Each system, or tribe, or group we take part in has embedded in it its own set of rules. Some are written, or proclaimed, while others carry, generationally, as an omni-present mutual understanding and natural order.

It’s difficult to comprehend the law without full emersion, but we’re often better to participate in groups based on the rules rather than basing our decision to enter the group on perceived outcomes that stem from their function.

Ask yourself, what are the rules of my Pack? What are the expectations upon its members, and have I done my part? Rudyard Kipling is controversial in some circles, but as an allegorical writer, he’ll make you think about who and what we rely on and interact with as social beings.

Every few months, I read a collection of Kipling’s work, “The Law of the Jungle”. It fascinates me. In it, the immutable standards and social contract that the Seonee Wolves live by. For some, it feels confining and unfair, while for others, it feels like a depiction of some dystopian necessary order —the Law— we all must follow if we wish to thrive.

I could dissect Kipling’s work for hours, and I have, but I’ll let you decide how his 100+ year old writing might relate to today’s world, and in particular, you’re life. It’s worth taking 5 minutes to read the entire (collective) piece if you haven’t—click here to read it.

Here’s the opening passage:

Now this is the Law of the Jungle — as old and as true as the sky;
And the Wolf that shall keep it may prosper, but the Wolf that shall break it must die.

As the creeper that girdles the tree-trunk the Law runneth forward and back —
For the strength of the Pack is the Wolf, and the strength of the Wolf is the Pack.

What laws do you abide by? Who sets them? Do we have a say in writing the rules? Should we? Is it possible that the law is natural, not up for interpretation?

I don’t know the answers to those questions, but it’s worth considering when we think about what people and environments we interact with most.

For a deeper dive on Kipling’s work and “The Law of the Jungle” by John McGivering and John Radcliffe, click here.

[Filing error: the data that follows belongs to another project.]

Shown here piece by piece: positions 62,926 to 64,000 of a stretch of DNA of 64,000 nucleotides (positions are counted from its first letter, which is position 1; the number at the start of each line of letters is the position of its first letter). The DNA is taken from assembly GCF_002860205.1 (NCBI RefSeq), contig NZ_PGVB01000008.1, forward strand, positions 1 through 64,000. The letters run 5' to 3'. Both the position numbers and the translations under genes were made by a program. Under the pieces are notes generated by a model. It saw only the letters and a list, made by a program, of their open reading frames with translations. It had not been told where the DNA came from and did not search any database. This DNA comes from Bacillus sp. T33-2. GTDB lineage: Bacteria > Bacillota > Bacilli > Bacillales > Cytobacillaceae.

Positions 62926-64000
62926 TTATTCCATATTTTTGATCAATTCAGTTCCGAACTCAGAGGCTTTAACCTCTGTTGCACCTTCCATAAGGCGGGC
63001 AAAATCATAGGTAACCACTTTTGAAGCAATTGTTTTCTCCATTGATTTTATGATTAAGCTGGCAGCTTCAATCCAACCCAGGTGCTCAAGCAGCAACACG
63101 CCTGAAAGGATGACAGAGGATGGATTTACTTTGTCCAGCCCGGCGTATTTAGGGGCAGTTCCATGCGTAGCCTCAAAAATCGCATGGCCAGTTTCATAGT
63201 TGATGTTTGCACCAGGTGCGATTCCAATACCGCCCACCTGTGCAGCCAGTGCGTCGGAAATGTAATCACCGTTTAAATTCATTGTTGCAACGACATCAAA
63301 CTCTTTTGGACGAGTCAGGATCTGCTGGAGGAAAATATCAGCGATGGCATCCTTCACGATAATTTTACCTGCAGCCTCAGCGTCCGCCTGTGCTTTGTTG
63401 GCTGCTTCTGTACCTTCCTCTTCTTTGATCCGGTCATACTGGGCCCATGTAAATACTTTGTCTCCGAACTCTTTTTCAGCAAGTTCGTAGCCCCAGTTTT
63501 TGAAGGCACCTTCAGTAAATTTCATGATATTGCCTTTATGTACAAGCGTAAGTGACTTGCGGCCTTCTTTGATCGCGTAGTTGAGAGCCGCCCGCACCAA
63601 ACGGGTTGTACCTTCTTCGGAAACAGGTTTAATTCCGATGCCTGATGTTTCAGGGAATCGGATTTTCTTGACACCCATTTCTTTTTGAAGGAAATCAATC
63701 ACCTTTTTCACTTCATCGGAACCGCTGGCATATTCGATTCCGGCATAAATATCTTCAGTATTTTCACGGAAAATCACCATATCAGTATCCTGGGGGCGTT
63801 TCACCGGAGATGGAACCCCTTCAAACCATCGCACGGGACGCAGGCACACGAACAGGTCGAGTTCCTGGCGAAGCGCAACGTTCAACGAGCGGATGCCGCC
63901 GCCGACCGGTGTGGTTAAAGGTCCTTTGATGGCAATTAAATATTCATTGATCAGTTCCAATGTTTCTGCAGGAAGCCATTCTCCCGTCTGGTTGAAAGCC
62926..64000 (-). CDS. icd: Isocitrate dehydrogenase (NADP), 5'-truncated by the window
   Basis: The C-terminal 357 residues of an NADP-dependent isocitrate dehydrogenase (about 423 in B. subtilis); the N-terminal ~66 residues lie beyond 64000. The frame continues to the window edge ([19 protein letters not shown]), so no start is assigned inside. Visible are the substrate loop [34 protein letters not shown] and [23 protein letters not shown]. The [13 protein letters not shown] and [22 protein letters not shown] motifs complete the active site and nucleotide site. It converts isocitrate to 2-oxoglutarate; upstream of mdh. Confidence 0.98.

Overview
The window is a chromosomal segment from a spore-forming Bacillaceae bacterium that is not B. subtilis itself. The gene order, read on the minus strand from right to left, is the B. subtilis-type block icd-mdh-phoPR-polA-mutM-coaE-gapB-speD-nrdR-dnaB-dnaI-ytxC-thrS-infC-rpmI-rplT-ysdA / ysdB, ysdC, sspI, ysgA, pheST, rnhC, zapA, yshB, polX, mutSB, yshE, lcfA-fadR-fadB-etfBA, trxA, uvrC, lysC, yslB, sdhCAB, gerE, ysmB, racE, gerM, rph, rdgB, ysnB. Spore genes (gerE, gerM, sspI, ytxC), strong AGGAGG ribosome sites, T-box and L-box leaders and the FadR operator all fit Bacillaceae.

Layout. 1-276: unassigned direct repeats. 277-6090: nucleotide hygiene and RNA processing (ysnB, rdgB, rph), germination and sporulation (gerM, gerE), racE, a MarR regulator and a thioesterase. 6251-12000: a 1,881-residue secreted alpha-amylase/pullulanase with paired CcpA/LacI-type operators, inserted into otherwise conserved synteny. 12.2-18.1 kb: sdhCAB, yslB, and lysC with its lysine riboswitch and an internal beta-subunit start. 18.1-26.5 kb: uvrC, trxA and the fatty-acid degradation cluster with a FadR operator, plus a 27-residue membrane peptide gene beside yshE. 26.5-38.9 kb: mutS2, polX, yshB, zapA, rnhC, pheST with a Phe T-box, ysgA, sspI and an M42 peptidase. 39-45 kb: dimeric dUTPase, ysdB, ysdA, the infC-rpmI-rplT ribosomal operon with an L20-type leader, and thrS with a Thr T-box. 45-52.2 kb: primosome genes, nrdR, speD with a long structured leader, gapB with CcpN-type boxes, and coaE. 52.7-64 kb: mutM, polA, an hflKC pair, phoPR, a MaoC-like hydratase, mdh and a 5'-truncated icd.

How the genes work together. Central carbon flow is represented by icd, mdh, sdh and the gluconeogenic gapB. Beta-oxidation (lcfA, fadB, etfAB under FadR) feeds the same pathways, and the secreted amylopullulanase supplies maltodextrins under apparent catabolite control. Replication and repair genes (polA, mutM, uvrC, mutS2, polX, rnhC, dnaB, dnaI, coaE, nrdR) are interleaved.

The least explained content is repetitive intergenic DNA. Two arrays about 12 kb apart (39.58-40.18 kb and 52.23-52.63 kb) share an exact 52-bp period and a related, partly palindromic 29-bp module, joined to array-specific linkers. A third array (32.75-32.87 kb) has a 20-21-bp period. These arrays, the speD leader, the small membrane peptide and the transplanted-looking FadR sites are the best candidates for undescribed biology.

I have re-written this section countless times. This is the crisis of our generation, defining one's self in an 'about me' box knowing that 95% of our peers will log that as 'who we are' without ever speaking to us, because reading the long-version is just too cumbersome for our over-crowded, busy lives. // In short: I'm a polymath with a hyperactive mind, curious about and fascinated by the complexities of, basically, everything. I'm firmly committed to living a life of "areté"—omnipresent excellence, and my mottos are 'making the best of this life' (Mt. Botl), and "Do it now or forever wish you had". // I had a 'famed' basketball stint (captaining the 2014 Mercer team that upset Duke in NCAA Tourney + winning a Nat'l Title as a coach). I quit the sports industry all-together, cold turkey, soon after. I had an existential crisis with 'glory' and 'meaning' and other challenging thoughts revolving around how many hours (90+/week) I was spending trying to 'win games'. // Since 2017, I've been in pursuit of several entrepreneurial ideas and am educating myself on a few new areas of focus. The following is a condensed list of the countless curiosities and industries that I've explored, worked in, or studied the last 3 years (of which I will need to choose 1-3 of to focus on sooner than later). Writing, Podcasting, Teaching—Adjunct College Professor, Public Speaking + Workshops, Building & Construction, Sustainable Real Estate Development—Industrial + Urban Repurposing in particular, Negotiation, Marketing—Branding/design/communications, Woodwork, Gardening, Permaculture-based farming and homesteading, Psychology, Industrial Engineering—Process Improvement + UX consulting, Project Management, Renewable Energy, & Executive Coaching for (select) clients focusing on leadership, personal brand + career development, health habits, productivity, networking, and communication skills. Yes, all of it, and since I sleep minimally, and my mind races like an ostrich all day and night, I know a fair bit about each of those topics. I have an obsession with learning. I'm always looking to connect and have conversations with folks, so, hit me up. I hope my work brings you joy, value, a challenge, or a ripe perspective. Much love, Jakob

Leave a Reply

Fill in your details below or click an icon to log in:

WordPress.com Logo

You are commenting using your WordPress.com account. Log Out /  Change )

Google photo

You are commenting using your Google account. Log Out /  Change )

Twitter picture

You are commenting using your Twitter account. Log Out /  Change )

Facebook photo

You are commenting using your Facebook account. Log Out /  Change )

Connecting to %s

%d bloggers like this: